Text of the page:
Urethral erosion of tension-free vaginal tape presenting as recurrent stress urinary incontinence

Clifford Y. Wai, Shanna D. Atnip, Kristin N. Williams, Joseph I. Schaffer

Research output: Contribution to journalArticle

18 Citations (Scopus)

Abstract

The suburethral sling with tension-free vaginal tape (TVT) has become a popular treatment for stress urinary incontinence. Erosion of the mesh into the urethra is rare, usually presenting with hematuria, pain, voiding dysfunction or urge incontinence. A patient with stress incontinence was treated with a TVT suburethral sling. One month later, symptoms of recurrent stress incontinence developed. Cystourethroscopy revealed urethral mesh erosion. Surgical removal involved cystourethroscopic-assisted transurethral resection of the mesh, followed by vaginal dissection and periurethral withdrawal. Urethral mesh erosion should be considered in a patient who presents with atypical symptoms after being treated with a suburethral sling. It is important to obtain a detailed history and have a high clinical index of suspicion for erosion. Careful and comprehensive urethroscopy, in addition to cystoscopy, should be a mandatory part of the TVT procedure. Further study is needed to determine the optimal technique for mesh removal.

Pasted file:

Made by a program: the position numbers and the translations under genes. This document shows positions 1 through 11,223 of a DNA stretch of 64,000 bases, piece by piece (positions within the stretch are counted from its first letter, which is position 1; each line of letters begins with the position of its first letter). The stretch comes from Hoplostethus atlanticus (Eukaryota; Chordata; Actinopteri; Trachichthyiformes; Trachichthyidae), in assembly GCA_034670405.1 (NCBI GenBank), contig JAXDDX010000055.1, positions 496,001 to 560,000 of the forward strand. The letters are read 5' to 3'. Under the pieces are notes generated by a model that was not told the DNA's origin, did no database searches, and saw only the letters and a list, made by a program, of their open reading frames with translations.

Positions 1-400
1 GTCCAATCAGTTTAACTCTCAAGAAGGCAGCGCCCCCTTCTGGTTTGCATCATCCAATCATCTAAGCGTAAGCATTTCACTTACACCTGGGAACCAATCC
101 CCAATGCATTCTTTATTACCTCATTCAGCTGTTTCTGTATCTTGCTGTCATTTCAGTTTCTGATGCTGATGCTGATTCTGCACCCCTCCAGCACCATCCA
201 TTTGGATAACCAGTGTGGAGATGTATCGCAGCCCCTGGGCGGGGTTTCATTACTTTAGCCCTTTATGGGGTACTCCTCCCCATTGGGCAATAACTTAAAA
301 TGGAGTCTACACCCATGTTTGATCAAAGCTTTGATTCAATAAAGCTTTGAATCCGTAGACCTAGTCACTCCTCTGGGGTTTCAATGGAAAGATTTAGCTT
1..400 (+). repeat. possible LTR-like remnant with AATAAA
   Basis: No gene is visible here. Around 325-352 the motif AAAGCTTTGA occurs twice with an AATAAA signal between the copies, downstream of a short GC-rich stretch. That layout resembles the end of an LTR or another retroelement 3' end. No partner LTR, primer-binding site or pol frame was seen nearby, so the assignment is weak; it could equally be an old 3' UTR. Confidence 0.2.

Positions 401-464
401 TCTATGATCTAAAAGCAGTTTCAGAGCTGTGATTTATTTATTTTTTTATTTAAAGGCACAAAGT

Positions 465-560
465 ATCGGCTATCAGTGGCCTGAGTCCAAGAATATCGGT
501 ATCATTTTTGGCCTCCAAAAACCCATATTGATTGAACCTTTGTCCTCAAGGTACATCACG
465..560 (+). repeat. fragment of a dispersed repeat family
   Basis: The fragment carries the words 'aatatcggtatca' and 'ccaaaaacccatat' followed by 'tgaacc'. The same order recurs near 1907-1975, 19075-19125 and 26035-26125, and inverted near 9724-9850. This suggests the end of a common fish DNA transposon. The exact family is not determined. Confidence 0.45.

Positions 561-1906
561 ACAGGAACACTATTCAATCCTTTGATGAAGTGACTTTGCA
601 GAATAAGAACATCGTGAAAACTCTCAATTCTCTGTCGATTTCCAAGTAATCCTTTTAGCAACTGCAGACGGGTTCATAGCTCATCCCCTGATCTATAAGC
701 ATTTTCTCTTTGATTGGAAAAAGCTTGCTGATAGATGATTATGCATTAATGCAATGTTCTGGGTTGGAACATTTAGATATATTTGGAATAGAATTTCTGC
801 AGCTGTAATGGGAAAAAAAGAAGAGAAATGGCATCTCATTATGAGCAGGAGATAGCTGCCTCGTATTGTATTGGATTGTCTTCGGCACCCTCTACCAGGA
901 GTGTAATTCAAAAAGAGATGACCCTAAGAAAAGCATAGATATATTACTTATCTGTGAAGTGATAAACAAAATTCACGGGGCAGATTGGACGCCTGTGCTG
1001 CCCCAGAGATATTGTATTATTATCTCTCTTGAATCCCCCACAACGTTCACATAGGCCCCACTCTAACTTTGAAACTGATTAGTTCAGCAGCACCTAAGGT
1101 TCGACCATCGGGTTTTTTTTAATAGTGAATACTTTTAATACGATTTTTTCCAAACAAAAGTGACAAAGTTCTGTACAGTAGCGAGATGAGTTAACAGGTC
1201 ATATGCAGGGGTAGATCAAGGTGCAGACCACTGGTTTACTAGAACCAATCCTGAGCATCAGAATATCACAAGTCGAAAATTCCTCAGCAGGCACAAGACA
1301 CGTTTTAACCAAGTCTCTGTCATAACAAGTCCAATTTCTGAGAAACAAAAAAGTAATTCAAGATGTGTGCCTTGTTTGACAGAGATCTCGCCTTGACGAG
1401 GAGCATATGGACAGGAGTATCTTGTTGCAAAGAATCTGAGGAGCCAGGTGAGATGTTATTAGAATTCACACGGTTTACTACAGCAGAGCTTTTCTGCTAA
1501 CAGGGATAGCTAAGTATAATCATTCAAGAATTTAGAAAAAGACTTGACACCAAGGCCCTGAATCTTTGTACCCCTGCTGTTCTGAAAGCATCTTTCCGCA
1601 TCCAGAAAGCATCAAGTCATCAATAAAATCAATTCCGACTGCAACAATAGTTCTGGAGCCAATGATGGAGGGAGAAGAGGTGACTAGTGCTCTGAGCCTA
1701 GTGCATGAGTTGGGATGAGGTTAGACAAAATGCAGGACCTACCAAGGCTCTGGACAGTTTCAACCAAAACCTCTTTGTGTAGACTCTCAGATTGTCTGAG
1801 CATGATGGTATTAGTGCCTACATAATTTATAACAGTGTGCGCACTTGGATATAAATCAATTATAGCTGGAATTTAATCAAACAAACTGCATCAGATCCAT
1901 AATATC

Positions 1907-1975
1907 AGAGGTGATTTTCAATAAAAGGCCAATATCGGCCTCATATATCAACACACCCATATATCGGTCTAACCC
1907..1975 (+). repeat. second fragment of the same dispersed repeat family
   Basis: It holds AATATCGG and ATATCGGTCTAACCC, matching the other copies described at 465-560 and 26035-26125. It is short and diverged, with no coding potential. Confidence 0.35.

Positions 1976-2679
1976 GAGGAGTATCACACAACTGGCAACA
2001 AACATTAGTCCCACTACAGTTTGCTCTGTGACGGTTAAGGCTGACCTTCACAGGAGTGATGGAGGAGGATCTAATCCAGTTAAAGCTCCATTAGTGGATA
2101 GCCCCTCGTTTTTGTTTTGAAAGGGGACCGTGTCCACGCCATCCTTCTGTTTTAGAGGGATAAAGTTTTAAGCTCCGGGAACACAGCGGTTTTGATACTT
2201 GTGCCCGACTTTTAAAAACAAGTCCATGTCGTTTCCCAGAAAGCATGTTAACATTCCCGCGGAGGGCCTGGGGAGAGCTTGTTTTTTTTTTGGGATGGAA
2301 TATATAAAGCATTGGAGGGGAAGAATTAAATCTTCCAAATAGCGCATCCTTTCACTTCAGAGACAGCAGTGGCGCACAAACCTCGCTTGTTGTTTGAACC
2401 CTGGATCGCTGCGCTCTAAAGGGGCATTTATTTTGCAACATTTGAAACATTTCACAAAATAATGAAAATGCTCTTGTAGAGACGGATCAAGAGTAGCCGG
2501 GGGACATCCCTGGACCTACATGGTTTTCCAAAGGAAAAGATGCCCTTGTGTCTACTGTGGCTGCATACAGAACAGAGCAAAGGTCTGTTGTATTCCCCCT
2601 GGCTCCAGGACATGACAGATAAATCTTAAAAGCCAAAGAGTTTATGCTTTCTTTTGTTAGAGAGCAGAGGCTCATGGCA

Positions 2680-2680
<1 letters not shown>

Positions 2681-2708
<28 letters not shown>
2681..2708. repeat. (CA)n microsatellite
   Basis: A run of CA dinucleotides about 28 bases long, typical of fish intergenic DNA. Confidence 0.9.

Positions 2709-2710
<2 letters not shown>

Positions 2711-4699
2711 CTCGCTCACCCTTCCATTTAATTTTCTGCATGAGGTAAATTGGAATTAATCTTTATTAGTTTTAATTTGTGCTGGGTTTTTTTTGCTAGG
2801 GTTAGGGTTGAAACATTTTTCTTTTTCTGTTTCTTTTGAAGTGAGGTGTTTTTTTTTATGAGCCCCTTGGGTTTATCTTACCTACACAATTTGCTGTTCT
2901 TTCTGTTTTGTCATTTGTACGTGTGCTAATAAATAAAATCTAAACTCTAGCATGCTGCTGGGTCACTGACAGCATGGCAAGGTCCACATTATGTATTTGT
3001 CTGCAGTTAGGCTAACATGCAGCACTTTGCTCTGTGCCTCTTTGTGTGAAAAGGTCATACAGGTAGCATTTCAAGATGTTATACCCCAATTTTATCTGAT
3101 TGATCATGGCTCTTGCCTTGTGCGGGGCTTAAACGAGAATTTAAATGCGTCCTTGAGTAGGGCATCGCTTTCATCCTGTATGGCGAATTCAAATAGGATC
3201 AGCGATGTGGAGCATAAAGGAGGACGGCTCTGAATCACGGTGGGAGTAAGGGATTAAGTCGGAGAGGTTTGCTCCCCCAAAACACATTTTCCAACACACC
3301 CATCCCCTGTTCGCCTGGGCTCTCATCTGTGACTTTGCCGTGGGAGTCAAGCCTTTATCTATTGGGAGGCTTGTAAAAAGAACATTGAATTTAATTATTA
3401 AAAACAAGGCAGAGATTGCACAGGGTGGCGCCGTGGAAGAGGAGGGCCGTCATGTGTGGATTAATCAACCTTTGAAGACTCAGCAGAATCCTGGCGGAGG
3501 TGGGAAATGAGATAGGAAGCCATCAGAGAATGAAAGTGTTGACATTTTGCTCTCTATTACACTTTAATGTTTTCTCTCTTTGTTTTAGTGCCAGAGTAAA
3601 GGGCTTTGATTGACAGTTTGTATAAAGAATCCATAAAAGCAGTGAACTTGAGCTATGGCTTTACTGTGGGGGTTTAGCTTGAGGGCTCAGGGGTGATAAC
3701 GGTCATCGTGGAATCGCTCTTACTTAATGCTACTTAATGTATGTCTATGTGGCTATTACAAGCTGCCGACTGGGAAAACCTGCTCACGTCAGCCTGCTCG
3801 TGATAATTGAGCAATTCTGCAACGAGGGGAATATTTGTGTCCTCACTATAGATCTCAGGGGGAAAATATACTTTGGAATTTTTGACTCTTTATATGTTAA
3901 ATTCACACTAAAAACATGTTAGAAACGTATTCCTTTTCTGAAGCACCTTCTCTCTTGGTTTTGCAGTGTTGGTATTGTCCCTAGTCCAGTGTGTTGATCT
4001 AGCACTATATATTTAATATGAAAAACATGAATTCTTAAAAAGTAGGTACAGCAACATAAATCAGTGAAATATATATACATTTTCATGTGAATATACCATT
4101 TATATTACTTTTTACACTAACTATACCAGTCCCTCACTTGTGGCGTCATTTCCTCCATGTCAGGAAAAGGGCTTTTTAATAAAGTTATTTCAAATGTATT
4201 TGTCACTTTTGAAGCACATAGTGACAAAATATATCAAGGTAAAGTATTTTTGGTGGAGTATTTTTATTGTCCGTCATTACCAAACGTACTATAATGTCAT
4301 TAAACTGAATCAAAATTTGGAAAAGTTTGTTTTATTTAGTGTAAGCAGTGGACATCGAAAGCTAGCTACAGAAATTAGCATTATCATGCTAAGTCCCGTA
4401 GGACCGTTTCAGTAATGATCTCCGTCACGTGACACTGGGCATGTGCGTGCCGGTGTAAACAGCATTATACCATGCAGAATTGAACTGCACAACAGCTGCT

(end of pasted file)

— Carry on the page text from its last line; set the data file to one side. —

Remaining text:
Original languageEnglish (US)
Pages (from-to)353-355
Number of pages3
JournalInternational Urogynecology Journal and Pelvic Floor Dysfunction
Volume15
Issue number5
DOIs
StatePublished - Sep 2004

Fingerprint

Suburethral Slings
Stress Urinary Incontinence
Urge Urinary Incontinence
Cystoscopy
Hematuria
Urethra
Dissection
History
Pain

Keywords

  • Cytourethroscopy
  • Mesh erosion
  • Stress urinary incontinence
  • TVT
  • Urethral erosion

ASJC Scopus subject areas

  • Urology
  • Obstetrics and Gynecology

Cite this

Urethral erosion of tension-free vaginal tape presenting as recurrent stress urinary incontinence. / Wai, Clifford Y.; Atnip, Shanna D.; Williams, Kristin N.; Schaffer, Joseph I.

In: International Urogynecology Journal and Pelvic Floor Dysfunction, Vol. 15, No. 5, 09.2004, p. 353-355.

Research output: Contribution to journalArticle

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